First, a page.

Gunnar von Heijne

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We describe improvements of the currently most popular method for prediction of classically secreted proteins, SignalP. SignalP consists of two different predictors based on neural network and hidden Markov model algorithms, where both components have been updated. Motivated by the idea that the cleavage site position and the amino acid composition of the(More)
We describe and validate a new membrane protein topology prediction method, TMHMM, based on a hidden Markov model. We present a detailed analysis of TMHMM's performance, and show that it correctly predicts 97-98 % of the transmembrane helices. Additionally, TMHMM can discriminate between soluble and membrane proteins with both specificity and sensitivity(More)
A neural network-based tool, TargetP, for large-scale subcellular location prediction of newly identified proteins has been developed. Using N-terminal sequence information only, it discriminates between proteins destined for the mitochondrion, the chloroplast, the secretory pathway, and "other" localizations with a success rate of 85% (plant) or 90%(More)
We have developed a new method for the identification of signal peptides and their cleavage sites based on neural networks trained on separate sets of prokaryotic and eukaryotic sequence. The method performs significantly better than previous prediction schemes and can easily be applied on genome-wide data sets. Discrimination between cleaved signal(More)
We present a neural network based method (ChloroP) for identifying chloroplast transit peptides and their cleavage sites. Using cross-validation, 88% of the sequences in our homology reduced training set were correctly classified as transit peptides or nontransit peptides. This performance level is well above that of the publicly available chloroplast(More)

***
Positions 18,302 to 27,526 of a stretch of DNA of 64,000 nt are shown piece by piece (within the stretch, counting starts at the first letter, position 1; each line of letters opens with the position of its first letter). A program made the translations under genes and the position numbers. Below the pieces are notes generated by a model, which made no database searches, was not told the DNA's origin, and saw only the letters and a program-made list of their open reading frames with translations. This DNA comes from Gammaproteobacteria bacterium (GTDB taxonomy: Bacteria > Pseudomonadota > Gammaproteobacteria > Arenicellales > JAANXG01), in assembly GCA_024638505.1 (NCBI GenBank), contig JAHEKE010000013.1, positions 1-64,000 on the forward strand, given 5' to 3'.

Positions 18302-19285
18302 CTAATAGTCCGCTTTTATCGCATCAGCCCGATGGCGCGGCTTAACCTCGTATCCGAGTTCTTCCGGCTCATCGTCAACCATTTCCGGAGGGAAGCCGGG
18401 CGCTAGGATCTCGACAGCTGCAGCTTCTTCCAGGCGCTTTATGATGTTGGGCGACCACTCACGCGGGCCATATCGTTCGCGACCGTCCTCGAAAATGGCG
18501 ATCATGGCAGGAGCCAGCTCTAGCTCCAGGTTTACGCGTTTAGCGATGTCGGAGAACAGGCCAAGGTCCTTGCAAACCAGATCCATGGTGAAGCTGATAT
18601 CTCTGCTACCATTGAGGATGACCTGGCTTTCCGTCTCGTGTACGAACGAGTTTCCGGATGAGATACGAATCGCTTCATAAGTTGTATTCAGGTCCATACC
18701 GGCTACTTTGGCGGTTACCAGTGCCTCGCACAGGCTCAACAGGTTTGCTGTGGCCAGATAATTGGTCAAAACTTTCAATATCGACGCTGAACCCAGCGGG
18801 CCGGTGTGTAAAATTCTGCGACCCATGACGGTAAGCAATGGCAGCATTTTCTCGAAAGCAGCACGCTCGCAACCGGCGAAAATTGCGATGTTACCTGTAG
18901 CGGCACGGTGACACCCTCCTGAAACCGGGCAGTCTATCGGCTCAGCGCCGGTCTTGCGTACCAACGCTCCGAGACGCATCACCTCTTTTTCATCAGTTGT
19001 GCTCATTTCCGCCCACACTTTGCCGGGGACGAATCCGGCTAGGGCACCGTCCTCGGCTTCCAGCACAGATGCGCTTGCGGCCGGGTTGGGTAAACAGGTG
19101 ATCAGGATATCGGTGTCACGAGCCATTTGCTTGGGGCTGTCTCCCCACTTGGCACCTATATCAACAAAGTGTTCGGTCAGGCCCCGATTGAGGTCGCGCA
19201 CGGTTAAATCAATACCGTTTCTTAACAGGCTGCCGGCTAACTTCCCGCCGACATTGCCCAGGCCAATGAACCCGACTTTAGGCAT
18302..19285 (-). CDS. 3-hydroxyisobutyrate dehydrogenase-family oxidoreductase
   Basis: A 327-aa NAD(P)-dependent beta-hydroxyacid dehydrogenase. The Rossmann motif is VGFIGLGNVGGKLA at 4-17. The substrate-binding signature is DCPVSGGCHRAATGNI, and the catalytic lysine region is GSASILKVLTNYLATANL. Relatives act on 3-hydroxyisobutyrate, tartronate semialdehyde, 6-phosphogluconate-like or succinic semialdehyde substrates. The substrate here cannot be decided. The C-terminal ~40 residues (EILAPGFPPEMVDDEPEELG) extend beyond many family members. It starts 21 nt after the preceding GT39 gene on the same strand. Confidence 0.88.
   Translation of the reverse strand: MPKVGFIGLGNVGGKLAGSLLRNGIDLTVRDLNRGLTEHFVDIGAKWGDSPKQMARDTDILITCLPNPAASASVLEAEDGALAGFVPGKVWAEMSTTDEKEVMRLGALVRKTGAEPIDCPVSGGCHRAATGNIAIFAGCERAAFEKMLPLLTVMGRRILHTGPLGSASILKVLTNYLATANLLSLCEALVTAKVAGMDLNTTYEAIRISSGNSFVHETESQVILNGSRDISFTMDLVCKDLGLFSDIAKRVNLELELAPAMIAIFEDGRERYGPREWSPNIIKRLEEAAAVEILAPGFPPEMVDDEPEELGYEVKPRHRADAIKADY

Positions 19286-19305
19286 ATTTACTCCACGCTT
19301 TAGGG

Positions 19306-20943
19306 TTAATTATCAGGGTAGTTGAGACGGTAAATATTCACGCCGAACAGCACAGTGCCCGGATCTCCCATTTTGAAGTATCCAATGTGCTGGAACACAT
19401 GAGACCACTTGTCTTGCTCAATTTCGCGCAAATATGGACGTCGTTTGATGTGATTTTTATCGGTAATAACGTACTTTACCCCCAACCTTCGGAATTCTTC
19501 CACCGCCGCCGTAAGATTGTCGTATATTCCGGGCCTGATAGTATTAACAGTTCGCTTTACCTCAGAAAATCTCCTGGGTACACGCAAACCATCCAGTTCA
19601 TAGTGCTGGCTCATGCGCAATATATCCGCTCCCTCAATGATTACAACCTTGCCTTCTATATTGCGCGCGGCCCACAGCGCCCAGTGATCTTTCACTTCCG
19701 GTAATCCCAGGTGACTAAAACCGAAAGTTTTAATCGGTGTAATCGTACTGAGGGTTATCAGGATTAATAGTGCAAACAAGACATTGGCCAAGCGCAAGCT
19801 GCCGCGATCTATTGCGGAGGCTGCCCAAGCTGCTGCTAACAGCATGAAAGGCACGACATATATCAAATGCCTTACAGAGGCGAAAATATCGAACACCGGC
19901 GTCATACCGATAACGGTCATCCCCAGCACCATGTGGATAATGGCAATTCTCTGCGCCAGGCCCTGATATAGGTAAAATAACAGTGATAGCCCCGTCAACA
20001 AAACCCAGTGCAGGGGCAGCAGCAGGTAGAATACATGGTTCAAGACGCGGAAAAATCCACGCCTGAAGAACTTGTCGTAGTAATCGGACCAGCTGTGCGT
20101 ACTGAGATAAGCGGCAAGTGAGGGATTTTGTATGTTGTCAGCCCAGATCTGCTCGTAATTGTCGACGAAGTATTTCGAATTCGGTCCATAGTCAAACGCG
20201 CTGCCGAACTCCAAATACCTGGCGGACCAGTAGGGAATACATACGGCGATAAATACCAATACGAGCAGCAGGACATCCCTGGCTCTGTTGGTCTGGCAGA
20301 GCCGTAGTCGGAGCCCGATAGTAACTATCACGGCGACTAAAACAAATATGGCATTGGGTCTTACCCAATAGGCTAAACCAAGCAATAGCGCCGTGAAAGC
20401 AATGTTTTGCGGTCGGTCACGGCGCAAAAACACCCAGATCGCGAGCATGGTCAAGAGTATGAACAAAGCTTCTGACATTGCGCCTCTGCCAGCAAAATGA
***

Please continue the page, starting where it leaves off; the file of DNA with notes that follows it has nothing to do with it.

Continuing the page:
We present a sequence-based method, SecretomeP, for the prediction of mammalian secretory proteins targeted to the non-classical secretory pathway, i.e. proteins without an N-terminal signal peptide. So far only a limited number of proteins have been shown experimentally to enter the non-classical secretory pathway. These are mainly fibroblast growth(More)
A method to predict lipoprotein signal peptides in Gram-negative Eubacteria, LipoP, has been developed. The hidden Markov model (HMM) was able to distinguish between lipoproteins (SPaseII-cleaved proteins), SPaseI-cleaved proteins, cytoplasmic proteins, and transmembrane proteins. This predictor was able to predict 96.8% of the lipoproteins correctly with(More)
A new strategy for predicting the topology of bacterial inner membrane proteins is proposed on the basis of hydrophobicity analysis, automatic generation of a set of possible topologies and ranking of these according to the positive-inside rule. A straightforward implementation with no attempts at optimization predicts the correct topology for 23 out of 24(More)
A new, simple method for predicting transmembrane segments in integral membrane proteins has been developed. It is based on low-stringency dot-plots of the query sequence against a collection of non-homologous membrane proteins using a previously derived scoring matrix [Cserzö et al., 1994, J. Mol. Biol., 243, 388-396]. This so-called dense alignment(More)
Membrane proteins depend on complex translocation machineries for insertion into target membranes. Although it has long been known that an abundance of nonpolar residues in transmembrane helices is the principal criterion for membrane insertion, the specific sequence-coding for transmembrane helices has not been identified. By challenging the endoplasmic(More)